More Love (February 9, 2014)

CarnivalMORE LOVE
A sermon preached by Randle R. (Rick) Mixon
First Baptist Church, Palo Alto, CA
Sunday, February 9, 2014

Text: Isaiah 58; 1 Corinthians 13

When I was a senior in high school, I was cast as the male lead in the musical. That year we performed, “Carnival,” that small but delightful show that follows the lives of an eccentric group of performers and workers in a run-down traveling circus known as “The Grand Imperial Cirque de Paris.” Paul is a former ballet dancer, now crippled and reduced to running the puppet show for the circus. He speaks his words of ironic humor, cynicism and bitterness through his hand puppets, Carrot Top, Horrible Henry, Marguerite and Reynardo, the Fox. The female lead is a simple, orphan girl who wanders into the carnival looking for work. One male character after another seeks to seduce the naïve young woman until she finally falls victim to Paul’s angry rejection and bitter cruelty. Of course, the truth is that Paul is falling in love with her, a love that is eventually acknowledged and they all live happily ever after in best of Broadway fashion. The moral of the musical is the redemptive power of love. The show opens and closes with the charming little song, “Love Makes the World Go Round.” Do you remember it?

Love makes the world go ‘round, love makes the world go ‘round
Somebody soon will live you, if no one loves you now.
High in some silent sky loves sings a silver song
Making the world whirl softly
Love makes the world go ‘round.

Now you can argue that this is a rather sentimental view of love. It is, after all, an American musical, based on a gentle French tale in which the basic plot line is “love conquers all.” And if today’s scripture texts are any indication, the song offers an insufficient word about love. Yet, who can ever speak with final authority on the subject. Love is as broad and deep as human knowing. There is more love than we will ever know. Ultimately, loves flows from God and back to God, carrying us along on its mighty stream. Though the song is simple, the sentiment can be profound. What if it is indeed true that love makes the world go ‘round? Would we not want to immerse ourselves in such love and let it bear us to our ultimate destination in the very heart of God?

In the musical, Paul is angry and bitter, seething at what has been unfairly taken from him. Ironically he is self-absorbed with his self-hatred. The innocent Lili holds up a mirror of affectionate delight in the world all around that draws him out of his shell and transforms his life. What she shows him is more love than he can show himself, in fact, more love than he has ever known – love and delight in his being, not at all unlike the love and delight that God holds for us, indeed for all creation.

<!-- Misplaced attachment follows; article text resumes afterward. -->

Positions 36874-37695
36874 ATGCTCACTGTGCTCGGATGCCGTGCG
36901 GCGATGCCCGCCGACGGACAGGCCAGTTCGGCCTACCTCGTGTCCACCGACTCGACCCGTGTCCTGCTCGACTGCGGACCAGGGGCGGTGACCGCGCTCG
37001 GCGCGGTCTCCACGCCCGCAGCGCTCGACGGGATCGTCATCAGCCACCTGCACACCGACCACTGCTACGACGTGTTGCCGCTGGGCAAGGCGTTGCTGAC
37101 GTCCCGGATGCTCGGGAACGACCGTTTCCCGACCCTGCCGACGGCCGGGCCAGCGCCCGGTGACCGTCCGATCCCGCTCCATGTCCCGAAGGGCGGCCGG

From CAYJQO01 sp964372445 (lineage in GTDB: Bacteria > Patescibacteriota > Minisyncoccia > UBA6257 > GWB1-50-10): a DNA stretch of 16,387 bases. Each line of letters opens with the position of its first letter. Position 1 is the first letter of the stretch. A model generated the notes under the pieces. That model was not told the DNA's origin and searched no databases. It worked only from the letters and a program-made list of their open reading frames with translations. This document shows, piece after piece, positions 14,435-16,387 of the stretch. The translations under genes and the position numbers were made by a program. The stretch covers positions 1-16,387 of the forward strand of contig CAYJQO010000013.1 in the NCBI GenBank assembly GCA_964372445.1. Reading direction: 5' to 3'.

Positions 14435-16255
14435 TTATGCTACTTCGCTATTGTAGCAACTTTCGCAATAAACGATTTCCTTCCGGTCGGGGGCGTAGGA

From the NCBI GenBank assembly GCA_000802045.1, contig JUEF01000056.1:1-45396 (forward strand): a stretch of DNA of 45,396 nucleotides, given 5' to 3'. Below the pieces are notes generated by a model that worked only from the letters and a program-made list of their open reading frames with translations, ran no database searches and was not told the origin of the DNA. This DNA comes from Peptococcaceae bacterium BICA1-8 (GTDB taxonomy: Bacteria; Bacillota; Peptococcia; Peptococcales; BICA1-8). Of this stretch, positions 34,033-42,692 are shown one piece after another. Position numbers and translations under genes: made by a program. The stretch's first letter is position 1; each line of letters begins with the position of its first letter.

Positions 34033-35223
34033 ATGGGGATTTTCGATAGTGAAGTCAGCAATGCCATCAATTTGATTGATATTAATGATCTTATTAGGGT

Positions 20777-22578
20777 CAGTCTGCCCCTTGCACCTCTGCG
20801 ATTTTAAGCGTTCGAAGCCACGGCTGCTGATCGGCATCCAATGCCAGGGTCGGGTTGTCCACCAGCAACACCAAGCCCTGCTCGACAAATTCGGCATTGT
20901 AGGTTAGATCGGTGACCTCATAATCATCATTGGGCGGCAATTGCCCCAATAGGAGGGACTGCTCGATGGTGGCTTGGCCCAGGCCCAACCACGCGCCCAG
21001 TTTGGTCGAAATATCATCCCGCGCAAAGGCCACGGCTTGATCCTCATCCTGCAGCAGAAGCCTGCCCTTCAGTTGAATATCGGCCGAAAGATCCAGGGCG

The people who had returned from exile to the sad ruins of Jerusalem were not so unlike Paul, the puppeteer. All they could see was what they had lost. Perhaps they too were bitter and cynical. We know that they held a narrow, inward-looking view of their life as a people. They were pretty self-absorbed in religious practice that they believed would save them. The trouble was it wasn’t working. “Why do we fast, but you do not see? Why humble ourselves, but you do not notice?” They cry out to God, whose absence they are feeling all too keenly. “Oh Lord, nobody loves us now!”

Isaiah, speaking for God, is neither naïve nor gentle in his response. “It’s time to wake up folks. Look, you serve your own interest on your fast day, and oppress all your workers. Look, you fast only to quarrel and to fight and to strike with a wicked fist. Such fasting as you do today will not make your voice heard on high.” My guess is that most of us are not too big on fasting as a religious practice, so maybe you can name for yourself a practice that gets in the way of following faithfully God’s will for your life. Marvin McMickle, former pastor of Antioch Baptist Church in Cleveland and now president of Colgate Rochester Divinity School suggests that “There are many people for whom piety is the be-all and end-all of true religion. They keep an accurate count of the hours they spend in church, in choir rehearsal, in a board meeting, in private prayer, in Bible study, and in attendance at various other church events. That involvement in church life seems to them to be a sufficient investment in a relationship with God.”